While we all ponder what to eat for lunch today, the board of bailed-out insurance biggie AIG are meeting today to discuss whether or not to take part in a $25 billion lawsuit filed by its former CEO against the federal government.
In an effort to try to make that decision easier on the AIG board, a handful of lawmakers have reached out to the company to ask that it opt out of suing the very folks that invested $182 billion into it when the economy crashed in 2008.
The NY Times DealBook reports that among those asking for AIG to vote against joining the lawsuit is Elizabeth Warren, the new Senator from Massachusetts who had helped set up — and many believe should have been put in charge of — the Consumer Financial Protection Bureau.
“A.I.G.’s reckless bets nearly crashed our entire economy. Taxpayers across this country saved A.I.G. from ruin, and it would be outrageous for this company to turn around and sue the federal government because they think the deal wasn’t generous enough. Even today, the government provides an ongoing, stealth bailout, propping up A.I.G. with special tax breaks — tax breaks that Congress should stop. A.I.G. should thank American taxpayers for their help, not bite the hand that fed them for helping them out in a crisis.“
A trio of Congressman — Peter Welch of Vermont, Michael Capuano of Massachusetts, and Luis Gutierrez of Illinois — sent a joint letter to the board.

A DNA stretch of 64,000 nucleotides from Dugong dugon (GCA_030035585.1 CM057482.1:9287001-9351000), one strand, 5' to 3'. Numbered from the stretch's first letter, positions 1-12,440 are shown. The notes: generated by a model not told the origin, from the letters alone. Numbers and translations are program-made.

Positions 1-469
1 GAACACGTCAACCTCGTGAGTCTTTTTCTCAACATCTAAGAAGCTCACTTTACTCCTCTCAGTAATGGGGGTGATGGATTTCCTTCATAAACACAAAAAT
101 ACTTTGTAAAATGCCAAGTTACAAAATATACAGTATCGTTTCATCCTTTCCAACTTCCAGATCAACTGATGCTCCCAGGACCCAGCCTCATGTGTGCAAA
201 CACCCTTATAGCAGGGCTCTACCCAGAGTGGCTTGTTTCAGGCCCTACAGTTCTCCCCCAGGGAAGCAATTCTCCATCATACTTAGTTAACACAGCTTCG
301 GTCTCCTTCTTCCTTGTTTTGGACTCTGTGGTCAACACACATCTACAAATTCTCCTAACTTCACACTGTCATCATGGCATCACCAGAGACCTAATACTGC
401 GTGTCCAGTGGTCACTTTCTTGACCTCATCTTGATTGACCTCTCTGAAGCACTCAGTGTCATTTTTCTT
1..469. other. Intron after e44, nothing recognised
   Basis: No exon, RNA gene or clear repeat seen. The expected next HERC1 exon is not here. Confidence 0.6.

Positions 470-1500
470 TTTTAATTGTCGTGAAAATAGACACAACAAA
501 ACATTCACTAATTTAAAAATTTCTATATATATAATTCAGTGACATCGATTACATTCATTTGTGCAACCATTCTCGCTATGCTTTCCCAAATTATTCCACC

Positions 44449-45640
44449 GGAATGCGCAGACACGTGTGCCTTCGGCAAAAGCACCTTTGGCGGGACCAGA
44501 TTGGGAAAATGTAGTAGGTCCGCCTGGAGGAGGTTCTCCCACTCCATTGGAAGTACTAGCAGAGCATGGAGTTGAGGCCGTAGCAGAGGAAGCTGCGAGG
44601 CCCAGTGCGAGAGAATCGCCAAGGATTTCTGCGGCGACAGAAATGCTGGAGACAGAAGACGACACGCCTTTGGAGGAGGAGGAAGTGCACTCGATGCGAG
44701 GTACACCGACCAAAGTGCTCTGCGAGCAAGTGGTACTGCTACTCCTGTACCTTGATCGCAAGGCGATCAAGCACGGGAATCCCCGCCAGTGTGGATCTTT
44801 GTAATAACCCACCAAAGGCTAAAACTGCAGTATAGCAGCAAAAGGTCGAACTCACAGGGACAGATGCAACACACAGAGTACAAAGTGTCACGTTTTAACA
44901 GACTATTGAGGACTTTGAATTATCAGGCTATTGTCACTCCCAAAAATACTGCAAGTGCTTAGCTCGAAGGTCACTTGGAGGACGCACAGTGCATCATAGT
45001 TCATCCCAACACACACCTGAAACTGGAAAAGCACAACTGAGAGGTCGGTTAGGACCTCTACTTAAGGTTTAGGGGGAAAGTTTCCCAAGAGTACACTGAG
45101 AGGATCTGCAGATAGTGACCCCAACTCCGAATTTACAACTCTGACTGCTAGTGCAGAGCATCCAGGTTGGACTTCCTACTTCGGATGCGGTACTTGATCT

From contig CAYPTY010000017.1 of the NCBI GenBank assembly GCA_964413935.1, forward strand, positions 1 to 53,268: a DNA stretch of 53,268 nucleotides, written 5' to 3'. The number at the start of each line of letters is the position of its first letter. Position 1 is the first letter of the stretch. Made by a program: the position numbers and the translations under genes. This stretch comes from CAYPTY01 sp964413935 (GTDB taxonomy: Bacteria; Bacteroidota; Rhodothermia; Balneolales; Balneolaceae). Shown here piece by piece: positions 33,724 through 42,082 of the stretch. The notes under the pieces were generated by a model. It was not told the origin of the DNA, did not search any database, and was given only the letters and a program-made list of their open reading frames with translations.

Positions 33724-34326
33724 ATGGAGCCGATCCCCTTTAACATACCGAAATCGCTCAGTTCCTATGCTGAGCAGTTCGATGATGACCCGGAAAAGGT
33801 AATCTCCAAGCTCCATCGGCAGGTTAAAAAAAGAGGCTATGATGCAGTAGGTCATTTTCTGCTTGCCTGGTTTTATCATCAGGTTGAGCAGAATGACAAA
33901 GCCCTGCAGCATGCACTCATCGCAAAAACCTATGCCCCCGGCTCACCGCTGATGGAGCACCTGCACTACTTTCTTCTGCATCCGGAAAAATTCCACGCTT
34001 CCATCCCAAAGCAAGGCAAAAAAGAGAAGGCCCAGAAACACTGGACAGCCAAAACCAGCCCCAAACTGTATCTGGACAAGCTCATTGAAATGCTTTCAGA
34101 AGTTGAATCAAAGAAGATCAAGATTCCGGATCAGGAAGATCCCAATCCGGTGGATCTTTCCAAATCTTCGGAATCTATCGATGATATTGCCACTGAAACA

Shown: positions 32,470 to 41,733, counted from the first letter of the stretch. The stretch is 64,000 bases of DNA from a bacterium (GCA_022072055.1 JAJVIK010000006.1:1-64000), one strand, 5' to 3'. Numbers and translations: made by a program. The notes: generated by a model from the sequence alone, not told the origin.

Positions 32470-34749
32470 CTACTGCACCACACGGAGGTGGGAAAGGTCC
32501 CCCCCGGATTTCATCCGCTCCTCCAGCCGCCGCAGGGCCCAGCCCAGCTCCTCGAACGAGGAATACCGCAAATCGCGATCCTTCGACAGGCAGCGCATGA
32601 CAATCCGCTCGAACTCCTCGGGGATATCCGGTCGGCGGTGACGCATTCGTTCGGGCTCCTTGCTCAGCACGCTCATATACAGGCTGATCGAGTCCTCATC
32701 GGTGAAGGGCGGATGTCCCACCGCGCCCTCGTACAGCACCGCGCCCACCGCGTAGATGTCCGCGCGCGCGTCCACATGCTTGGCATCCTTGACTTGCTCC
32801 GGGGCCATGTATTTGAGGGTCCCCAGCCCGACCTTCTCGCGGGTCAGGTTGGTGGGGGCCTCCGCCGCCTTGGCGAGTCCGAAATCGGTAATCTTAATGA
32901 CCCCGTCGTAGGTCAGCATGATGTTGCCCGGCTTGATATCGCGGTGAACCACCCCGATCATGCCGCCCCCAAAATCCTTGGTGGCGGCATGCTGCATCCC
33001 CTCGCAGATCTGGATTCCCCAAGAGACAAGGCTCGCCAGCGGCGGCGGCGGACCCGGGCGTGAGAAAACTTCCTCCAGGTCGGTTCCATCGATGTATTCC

“A.I.G. became the poster company for Wall Street greed, fiscal mismanagement, and executive bonuses – the taxpayer and economy be damned,” wrote the Congressmen. “Now, A.I.G. apparently seeks to become the poster company for corporate ingratitude and chutzpah.”
AIG CEO Robert Benmosche points out that the board has a responsibility to discuss the lawsuit, which alleges that the government takeover violated shareholders’ Fifth Amendment rights by taking their property (in the form of AIG shares) without providing just compensation.
“A.I.G. has paid back its debt to America with a profit, and we mean it when we say thank you to the American people,” explains Benmosche, echoing the sentiment expressed in the recent spate of AIG TV ads. “At the same time, the board of directors has fiduciary and legal obligations to the company and its shareholders to consider the demand served on us and respond in a fair, appropriate, and timely manner.”